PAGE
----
The Few and Far Between is no one-story-pony, it had a lot to tell and deliver. As Vuurmans succinctly put it, “great content markets itself”. But it undoubtedly needs a helping hand as Vuurmans explains, “The experience contains a lot of stories. While this makes a rich and diverse digital experience, the amount of work that went into the project as a whole created challenges to get it completed within the deadline. Each film, audio recording and cinemagraph had to be tailored to the stories’ content, and therefore each story deserved the same amount of attention to detail. Another tricky element was the story overview page. This was a time-consuming effort as its positioning and design were laid out by hand. We made it hard for ourselves because we couldn’t use a grid to layout the story footage and accomplish the style we’re aiming for, but with a little graft and dedication we pulled it off.

“The campaign is a milestone of the speed, quality and scale MediaMonks is now producing at. It’s a project that pooled together a variety of our resources, from film and artistic direction to design and development, rolling out a final product in only three months. The social media buzz surrounding the campaign’s release has been positive with users and critics praising the work’s presentation and content. The campaign is also getting acclaim from our peers in digital design and development. As of writing, it’s only been a month since the effort was realised to the public but The Few and Far Between has already racked up three industry awards.”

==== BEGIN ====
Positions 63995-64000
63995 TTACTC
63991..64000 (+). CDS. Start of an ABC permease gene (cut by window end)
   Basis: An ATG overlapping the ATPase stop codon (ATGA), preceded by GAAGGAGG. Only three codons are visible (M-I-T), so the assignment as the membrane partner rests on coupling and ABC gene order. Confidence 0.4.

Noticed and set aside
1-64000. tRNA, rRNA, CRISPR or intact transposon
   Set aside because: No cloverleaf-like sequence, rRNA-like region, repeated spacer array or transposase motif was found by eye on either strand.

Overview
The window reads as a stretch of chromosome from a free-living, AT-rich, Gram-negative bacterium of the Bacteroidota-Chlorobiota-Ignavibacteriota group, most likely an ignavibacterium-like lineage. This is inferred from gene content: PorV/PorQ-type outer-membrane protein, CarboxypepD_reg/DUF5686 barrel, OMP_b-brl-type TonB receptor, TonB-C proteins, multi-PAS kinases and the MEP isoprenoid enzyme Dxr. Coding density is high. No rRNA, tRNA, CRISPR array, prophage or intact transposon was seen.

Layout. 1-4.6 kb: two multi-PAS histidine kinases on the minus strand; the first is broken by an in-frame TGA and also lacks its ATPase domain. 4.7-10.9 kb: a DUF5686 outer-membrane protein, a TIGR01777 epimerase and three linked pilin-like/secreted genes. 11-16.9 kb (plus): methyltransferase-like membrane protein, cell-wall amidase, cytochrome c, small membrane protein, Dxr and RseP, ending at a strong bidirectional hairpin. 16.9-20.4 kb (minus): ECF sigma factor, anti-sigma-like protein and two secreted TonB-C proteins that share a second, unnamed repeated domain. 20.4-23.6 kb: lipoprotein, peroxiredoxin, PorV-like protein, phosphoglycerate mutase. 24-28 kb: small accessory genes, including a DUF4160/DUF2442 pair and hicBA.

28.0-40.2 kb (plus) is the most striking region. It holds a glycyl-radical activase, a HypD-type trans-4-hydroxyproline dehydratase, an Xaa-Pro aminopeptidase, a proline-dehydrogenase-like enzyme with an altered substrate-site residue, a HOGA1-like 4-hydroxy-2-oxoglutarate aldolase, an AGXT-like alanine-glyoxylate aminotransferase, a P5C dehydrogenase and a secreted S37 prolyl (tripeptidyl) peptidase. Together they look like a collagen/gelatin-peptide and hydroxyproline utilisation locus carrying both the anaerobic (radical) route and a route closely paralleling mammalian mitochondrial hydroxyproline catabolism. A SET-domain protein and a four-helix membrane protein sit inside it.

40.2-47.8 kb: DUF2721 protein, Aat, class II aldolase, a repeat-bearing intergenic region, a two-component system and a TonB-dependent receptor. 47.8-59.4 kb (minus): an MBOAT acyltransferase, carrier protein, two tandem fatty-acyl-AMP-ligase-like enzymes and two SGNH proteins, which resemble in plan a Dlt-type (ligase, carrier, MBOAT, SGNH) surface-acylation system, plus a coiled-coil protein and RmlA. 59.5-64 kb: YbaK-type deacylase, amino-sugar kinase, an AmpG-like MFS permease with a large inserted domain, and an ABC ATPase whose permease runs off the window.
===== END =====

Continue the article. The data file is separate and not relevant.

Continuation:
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The final piece in a grand project is the aftercare, but how does this work when a project is created by the hands of more than one? The final word goes to interactive director Jouke Vuurmans: “We typically preview our site builds in a staging environment, allowing for tests and reviews before the finished production goes live. We push all our changes into the client repository which gets deployed on staging automatically. Once we have signed off on staging, the project is sent to production. As this process is crucial to the smooth launch of the campaign, it is a manual task that is appointed to the end-client’s IT department.
“One of the merits of in-house production is that every asset required can be produced and worked on from the moment the pitch is won, to the hours running up to the deadline. Designers and animators can exchange views with developers without any communicative downtime, allowing challenges (like the HTML in this production) to be overcome, rather than passed on. Moreover, it ensures that we can deliver the best possible work within the time available.

“With regards to aftercare, we’re building a second wave for the site that will contain new stories, set to go live on 17 November. In the early weeks of next year there will also be a third wave, regrouping older stories amongst the new ones on the overview page, ensuring every tale gains enough exposure. This will keep the experience fresh throughout the campaign period, allowing the opportunity to relaunch the site to users who have already visited.”